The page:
Two Pakistani border guards were killed by a U.S. bomb Sunday after a joint operation in a violent and unsettled corner along the Afghan border unexpectedly erupted in gunfire between the allies, authorities said Tuesday.
A U.S. military spokeswoman said that a U.S. F-16 fighter dropped the bomb after a Pakistani soldier opened fire on a U.S. patrol searching for Al Qaeda and Taliban remnants near the border town of Shkin, site of a Special Forces base and yards from the Pakistani border.
U.S. and Pakistani sources said the operation was being carried out with the full knowledge and cooperation of Pakistan. Nevertheless, when a U.S. soldier ordered a Pakistani guard to retreat to his side of the frontier, the guard opened fire, wounding one soldier and prompting the U.S. airstrike.
Details of the incident, still somewhat confused, didn't emerge until two days after the U.S. military -- without divulging the circumstances -- reported that the U.S. soldier received minor head injuries. It was unclear why the Pakistani border guard opened fire.
The border region is tense. Sgt. Steven Checo was killed in a firefight near Shkin on Dec. 21, the first U.S. combat death since May.
Pakistani authorities confirmed that two of their border guards were killed in the bombing. But the U.S. military and the Pakistani Interior Ministry said Tuesday that the incident had been smoothed over and that efforts were being made to ensure that no such clash happened again.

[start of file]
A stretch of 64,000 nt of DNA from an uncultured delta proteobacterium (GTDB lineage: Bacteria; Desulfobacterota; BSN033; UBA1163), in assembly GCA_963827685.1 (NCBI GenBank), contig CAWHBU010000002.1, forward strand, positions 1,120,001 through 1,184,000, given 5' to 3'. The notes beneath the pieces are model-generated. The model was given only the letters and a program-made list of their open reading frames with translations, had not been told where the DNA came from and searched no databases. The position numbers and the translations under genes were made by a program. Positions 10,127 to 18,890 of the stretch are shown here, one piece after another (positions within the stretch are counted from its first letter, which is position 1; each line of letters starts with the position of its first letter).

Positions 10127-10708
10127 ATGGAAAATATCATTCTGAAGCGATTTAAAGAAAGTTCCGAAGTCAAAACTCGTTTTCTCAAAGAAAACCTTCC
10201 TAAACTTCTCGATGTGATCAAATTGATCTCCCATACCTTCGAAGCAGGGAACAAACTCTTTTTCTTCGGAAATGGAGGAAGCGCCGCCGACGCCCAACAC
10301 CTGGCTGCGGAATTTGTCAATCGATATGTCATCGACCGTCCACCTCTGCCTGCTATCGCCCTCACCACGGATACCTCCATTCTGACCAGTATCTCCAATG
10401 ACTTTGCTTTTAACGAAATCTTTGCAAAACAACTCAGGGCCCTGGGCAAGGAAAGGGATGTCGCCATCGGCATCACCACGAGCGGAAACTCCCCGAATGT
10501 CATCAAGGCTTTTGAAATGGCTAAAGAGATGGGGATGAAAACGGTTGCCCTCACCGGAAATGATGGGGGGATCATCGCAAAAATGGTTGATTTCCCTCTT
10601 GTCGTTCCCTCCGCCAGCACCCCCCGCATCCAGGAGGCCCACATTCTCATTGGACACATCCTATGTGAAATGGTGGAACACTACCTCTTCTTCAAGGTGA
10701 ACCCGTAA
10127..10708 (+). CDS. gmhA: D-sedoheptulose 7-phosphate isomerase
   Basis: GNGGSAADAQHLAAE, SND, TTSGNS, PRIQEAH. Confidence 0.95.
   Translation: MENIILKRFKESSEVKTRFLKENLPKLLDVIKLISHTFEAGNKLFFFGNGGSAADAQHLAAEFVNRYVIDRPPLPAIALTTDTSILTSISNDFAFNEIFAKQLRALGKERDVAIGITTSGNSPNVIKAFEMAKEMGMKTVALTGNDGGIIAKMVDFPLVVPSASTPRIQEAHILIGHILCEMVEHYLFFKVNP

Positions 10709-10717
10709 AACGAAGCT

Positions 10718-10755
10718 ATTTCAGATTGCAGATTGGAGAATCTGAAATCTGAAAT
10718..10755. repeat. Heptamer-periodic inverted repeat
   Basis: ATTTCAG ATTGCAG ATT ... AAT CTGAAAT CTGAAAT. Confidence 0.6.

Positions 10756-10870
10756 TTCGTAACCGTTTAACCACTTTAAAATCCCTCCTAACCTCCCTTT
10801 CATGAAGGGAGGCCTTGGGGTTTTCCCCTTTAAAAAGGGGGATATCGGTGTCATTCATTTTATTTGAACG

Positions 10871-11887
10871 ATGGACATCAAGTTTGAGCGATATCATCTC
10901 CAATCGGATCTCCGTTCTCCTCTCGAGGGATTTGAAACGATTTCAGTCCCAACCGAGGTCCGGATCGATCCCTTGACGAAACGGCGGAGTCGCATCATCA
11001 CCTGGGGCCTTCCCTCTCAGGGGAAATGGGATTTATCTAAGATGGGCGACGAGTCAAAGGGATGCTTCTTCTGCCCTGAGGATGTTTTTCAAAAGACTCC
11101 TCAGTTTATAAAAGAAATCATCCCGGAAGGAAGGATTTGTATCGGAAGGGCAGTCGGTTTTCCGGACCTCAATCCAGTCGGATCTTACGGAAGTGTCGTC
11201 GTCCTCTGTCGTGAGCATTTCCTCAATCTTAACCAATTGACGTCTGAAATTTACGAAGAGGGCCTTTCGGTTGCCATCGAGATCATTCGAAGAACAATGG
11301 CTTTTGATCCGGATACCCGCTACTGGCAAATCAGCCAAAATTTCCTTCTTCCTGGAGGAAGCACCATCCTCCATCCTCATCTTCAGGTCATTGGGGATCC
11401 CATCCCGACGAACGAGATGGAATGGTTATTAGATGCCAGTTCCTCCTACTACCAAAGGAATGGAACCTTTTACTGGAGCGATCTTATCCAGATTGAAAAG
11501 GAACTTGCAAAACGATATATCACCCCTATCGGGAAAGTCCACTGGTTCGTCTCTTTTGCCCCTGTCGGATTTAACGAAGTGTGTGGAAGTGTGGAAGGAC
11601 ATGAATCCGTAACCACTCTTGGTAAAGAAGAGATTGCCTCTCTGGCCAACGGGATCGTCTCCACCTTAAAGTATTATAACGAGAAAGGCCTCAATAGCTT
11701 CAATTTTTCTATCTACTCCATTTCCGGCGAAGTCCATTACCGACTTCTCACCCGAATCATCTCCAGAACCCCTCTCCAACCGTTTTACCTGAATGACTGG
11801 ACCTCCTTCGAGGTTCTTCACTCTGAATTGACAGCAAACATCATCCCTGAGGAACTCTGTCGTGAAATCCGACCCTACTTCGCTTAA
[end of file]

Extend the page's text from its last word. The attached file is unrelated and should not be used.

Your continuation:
"We understand certain risks in these kinds of operations," an Interior Ministry spokesman said in Islamabad, the Pakistani capital. "Pakistan is not in a position to put the blame on anybody."
Still, the incident is believed to be the first in which Pakistani soldiers have died from U.S. firepower since America's war on terrorism began in October 2001. As many as six Pakistani soldiers were injured over the summer when a U.S. bomb mistakenly landed on a border station in North-West Frontier Province.
Pakistani authorities offered no explanation of how the Sunday incident came about, saying only that U.S. military operations close to the border are always executed with their knowledge and cooperation.
Ever since it drove the Taliban from power in November 2001, the U.S. military has found Afghanistan's southeast border area to be a source of trouble. It is thought to be a refuge for Taliban and Al Qaeda survivors who frequently harass U.S. bases and patrols with rockets, grenades and gunfire.
Although the American military has generally praised Pakistan for its anti-terrorism cooperation -- including its placing of 60,000 troops along the border and arresting 400 Al Qaeda and Taliban suspects -- top U.S. military brass, including Afghan theater chief Lt. Gen. Dan K. McNeill, have recently hinted that Pakistan should do more to beef up its border forces.
The wounded American, whose name had not been released, was "a member of a patrol assisting a Pakistan unit on a routine mission," the U.S. military said in a statement released at the Bagram military base near Kabul, the Afghan capital.
"A Pakistani border scout opened fire with a G3 rifle after the U.S. patrol asked him to return to the Pakistan side of the border," the statement said. The border guard and "several others retreated to a nearby structure. Close air support was requested, and one 500-pound bomb was dropped on the target area," the statement said.
Times special correspondent Talat Hussein in Islamabad contributed to this report.